Methods: The charts of 2352 patients with sciatic pain with/without lumbar pain were examined. Results of the SLR were then compared with previous spinal MRI. A 2 × 2 contingency table was created, and analysis of sensitivity, specificity, positive and negative predictive values, diagnostic odds ratio, likelihood ratio (LR), and receiver operating characteristic (ROC) curve was carried out. Homogeneous age classes were created to compare them statistically.
Results: Magnetic resonance imaging findings showed lumbar disk herniation (LDH) in 1305 patients. Of these subjects, 741 were positive on SLR testing. Sensitivity was 0.36, whereas specificity was 0.74. Positive and negative predictive values were 0.69 and 0.52, respectively. Positive LR was 1.38, and negative LR was 0.87. Diagnostic odds ratio was 1.59, and ROC analysis showed an area under the curve (AUC) of 0.596. The AUC decreased from 0.730 in the 16- to 25-year subgroup to 0.515 in the 76- to 85-year subgroup. Similar results were obtained in subjects with LDH and nerve root compression.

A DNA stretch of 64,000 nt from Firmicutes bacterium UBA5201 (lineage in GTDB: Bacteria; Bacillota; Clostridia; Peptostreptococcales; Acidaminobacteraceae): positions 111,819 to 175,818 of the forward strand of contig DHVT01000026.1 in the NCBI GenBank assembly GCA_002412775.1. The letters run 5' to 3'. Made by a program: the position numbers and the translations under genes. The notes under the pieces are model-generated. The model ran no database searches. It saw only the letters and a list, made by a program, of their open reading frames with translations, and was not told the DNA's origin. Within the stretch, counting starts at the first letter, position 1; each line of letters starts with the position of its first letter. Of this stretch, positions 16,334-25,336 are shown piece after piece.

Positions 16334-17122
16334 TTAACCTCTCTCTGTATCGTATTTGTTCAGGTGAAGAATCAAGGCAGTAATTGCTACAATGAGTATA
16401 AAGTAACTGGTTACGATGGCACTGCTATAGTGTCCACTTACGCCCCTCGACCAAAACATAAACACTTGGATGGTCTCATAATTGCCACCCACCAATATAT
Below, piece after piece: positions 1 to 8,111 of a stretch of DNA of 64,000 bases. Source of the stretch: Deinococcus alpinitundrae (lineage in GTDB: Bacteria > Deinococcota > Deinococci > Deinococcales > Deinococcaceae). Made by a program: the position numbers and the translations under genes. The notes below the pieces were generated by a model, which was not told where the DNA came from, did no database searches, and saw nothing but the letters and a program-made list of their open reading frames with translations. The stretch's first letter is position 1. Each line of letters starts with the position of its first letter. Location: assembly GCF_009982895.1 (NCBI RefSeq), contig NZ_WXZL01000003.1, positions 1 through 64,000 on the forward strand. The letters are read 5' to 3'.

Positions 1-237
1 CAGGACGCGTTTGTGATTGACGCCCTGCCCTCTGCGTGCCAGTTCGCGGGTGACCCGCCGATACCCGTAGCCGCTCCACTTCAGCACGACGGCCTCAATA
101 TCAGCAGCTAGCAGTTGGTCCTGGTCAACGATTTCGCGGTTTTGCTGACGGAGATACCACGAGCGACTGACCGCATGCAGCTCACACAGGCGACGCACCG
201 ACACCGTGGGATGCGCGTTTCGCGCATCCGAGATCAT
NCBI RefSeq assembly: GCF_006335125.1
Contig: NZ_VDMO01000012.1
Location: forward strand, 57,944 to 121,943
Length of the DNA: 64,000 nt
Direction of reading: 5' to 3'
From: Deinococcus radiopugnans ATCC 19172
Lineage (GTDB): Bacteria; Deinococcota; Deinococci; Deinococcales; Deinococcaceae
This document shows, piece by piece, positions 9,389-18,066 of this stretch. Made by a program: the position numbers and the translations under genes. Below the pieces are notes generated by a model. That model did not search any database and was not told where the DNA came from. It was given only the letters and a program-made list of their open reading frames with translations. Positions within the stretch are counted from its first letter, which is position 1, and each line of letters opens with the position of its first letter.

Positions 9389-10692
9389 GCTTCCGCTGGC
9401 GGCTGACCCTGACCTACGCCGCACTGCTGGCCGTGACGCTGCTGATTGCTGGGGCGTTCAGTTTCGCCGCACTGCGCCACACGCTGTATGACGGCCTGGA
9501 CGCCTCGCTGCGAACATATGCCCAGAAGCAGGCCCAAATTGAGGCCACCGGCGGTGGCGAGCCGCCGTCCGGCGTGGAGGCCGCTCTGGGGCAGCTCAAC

Conclusions: Our results indicate low accuracy of the SLR in diagnosis of LDH if compared with MRI results. The discriminative power of the SLR seemed to decrease as age increased; thus, positive and negative results may be less conclusive in older patients.
This abstract is reproduced with the permission of the publisher; full text by subscription. Click on the above link and select a publisher from PubMed's LinkOut feature.